1 m FDIC Federal Deposit Insurance Corporation 55017th Street NW, Washington, D.C Division of Insurance and Research October 2, 2014 MEMORANDUM TO: FROM: SUBJECT: The Board of Directors Diane Ellis Director Division of Insurance and Research Update of Projected Deposit Insurance Fund Losses, Income, and Reserve Ratios for the Restoration Plan SUMMARY The Dodd-Frank Wall Street Reform and Consumer Protection Act (Dodd-Frank) requires that the Deposit Insurance Fund (DIF) reserve ratio reach 1.35 percent by September 30, The FDIC is operating under a DIF Restoration Plan that provides, among other things, that the reserve ratio will reach 1.35 percent by the statutory deadline.2 The Restoration Plan requires the FDIC to update DIF loss and income projections at least semiannually, which allows the FDIC to evaluate whether growth in the DIF under current assessment rates is likely to be sufficient to meet the statutory requirements. This memorandum is the second semi-annual update for The DIF balance has risen for the past four and one-half years and stood at $51.1 billion on June 30, 2014, resulting in a reserve ratio of 0.84 percent. Staff projects that, under the current assessment rate schedule, the DIF reserve ratio will reach 1.15 percent in This represents no change from the update in April. Dodd-Frank requires the FDIC to offset the effect of increasing the reserve ratio from 1.15 percent to 1.35 percent on institutions with total consolidated assets of less than $10 billion. 3 Staff intends to present a proposed rule to the Board of Directors (Board) to implement this requirement when the DIF reserve ratio is closer to 1.15 percent. The outlook for the DIF reserve ratio depends on forecasts and assumptions for several financial measures, including (1) bank failures, (2) changes in bank risk profiles, which affect assessment rates, (3) growth in the assessment base, (4) fund investment income, (5) operating expenses, and (6) growth in estimated insured deposits. All of these forecasts and assumptions are subject to considerable uncertainty over along-term horizon. Ongoing challenges to the recovery of the U.S. economy and banking sector also add uncertainty to the outlook for the DIF. 1 Dodd-Frank Wall Street Reform and Consumer Protection Act, Pub. L. No , 334(d), 124 Stat. 1376, 1539 (2010) (codified at 12 U.S.C. 1817(nt)). 2 Adoption of Federal Deposit Insurance Corporation Restoration Plan, 75 Fed. Reg (Oct. 27, 2010). 3 Dodd-Frank Act, Pub. L. No , 334(e), 124 Stat (codified at 12 U.S.C. 1817(nt)).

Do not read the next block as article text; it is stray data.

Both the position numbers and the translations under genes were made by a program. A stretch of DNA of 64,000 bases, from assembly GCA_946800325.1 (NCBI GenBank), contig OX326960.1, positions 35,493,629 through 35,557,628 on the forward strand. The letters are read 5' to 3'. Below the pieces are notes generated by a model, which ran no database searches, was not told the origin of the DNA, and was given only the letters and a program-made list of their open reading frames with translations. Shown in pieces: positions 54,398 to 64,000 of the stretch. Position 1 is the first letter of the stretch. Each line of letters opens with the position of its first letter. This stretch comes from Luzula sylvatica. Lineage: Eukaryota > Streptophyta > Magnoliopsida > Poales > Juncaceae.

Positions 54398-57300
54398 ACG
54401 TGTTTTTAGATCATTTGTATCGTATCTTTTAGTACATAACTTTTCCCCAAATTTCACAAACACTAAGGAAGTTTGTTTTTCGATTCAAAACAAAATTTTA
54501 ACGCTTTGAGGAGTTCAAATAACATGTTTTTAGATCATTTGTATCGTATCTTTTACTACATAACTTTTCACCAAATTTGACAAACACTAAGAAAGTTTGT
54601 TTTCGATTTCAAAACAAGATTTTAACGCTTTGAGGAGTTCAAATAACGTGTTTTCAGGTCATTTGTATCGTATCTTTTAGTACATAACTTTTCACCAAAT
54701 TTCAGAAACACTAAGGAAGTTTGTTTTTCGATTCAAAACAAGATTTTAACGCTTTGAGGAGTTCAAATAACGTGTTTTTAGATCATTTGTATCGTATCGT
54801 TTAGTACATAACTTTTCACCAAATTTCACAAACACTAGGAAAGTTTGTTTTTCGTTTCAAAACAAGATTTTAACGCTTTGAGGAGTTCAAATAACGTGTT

2 BACKGROUND Revisions to the Restoration Plan In October 2010, the Board adopted a revised Restoration Plan to incorporate changes arising from the enactment ofdodd-frank, which raised the minimum designated reserve ratio from 1.15 percent to 1.35 percent. 4 The new law also extended the allowable period of time to reach the new, higher minimum from the end of 2016 to September 30, Accordingly, the FDIC extended the period covered by the Restoration Plan to conform to Dodd-Frank. Because the outlook for bank failures had improved and because of the time that Dodd-Frank allowed for the reserve ratio to reach 1.35 percent, the FDIC decided to forego a 3 basis point increase in assessment rates that was scheduled to take effect at the start of Recent trends affecting the DIF Recent trends in banking industry performance have been generally positive. The second quarter of 2014 marked the 18th time in the past 20 quarters in which earnings posted a yearover-year increase. More than half (57.5 percent) of institutions reported year-over-year earnings growth, while only 6.8 percent were unprofitable the lowest proportion of unprofitable institutions since the first quarter of Higher net interest income, lower loan loss provisions and lower other expenses contributed to the second quarter's year-over-year improvement in earnings. Asset quality, as measured by the volume of noncurrent loans and leases, has improved for 17 consecutive quarters. At June 30, 2014, 2.24 percent of all loan and lease balances were noncurrent, the lowest percentage since the second quarter of The total number of institutions on the FDIC's Problem Institution List fell to 354 as of June 30, 2014, from 467 at the end of The number of problem banks, which peaked at 888 in March 2011 and has declined in every quarter since then, is now at its lowest level since March The improvement in the number of problem institutions reflects a continued decline in the rate of supervisory rating downgrades, as well as an increase in the rate of supervisory rating upgrades. Fourteen banks failed from January through August of this year, down from 20 failures during the same eight-month period last year. 4 In October 2008, the Board adopted an initial five-year Restoration Plan to return the DIF to 1.15 percent, which was then the statutory minimum for the designated reserve ratio. 73 Fed. Reg (October 16, 2008). The Board amended the Restoration Plan twice in 2009 in response to revisions in the outlook for bank failures and to account for legislative changes. 74 Fed. Reg (March 4, 2009) and 74 Fed. Reg (October 2, 2009). For more detail on the Amended Restoration Plans in 2009, see Memorandum to the Board of Directors from Arthur J. Murton (Director, Division of Insurance and Research) dated Apri13, 2012 (http://www.fdic.gov/news/board/2012/ notice no5.pdfl Fed. Reg Because Dodd-Frank requires the FDIC to offset the effect on institutions with less than $10 billion in total consolidated assets of the requirement that the reserve ratio reach 1.35 percent by September 30, 2020 (rather than 1.15 percent by the end of 2016), assessment rates applicable to all institutions need be set only high enough to reach 1.15 percent by September 30, 2020.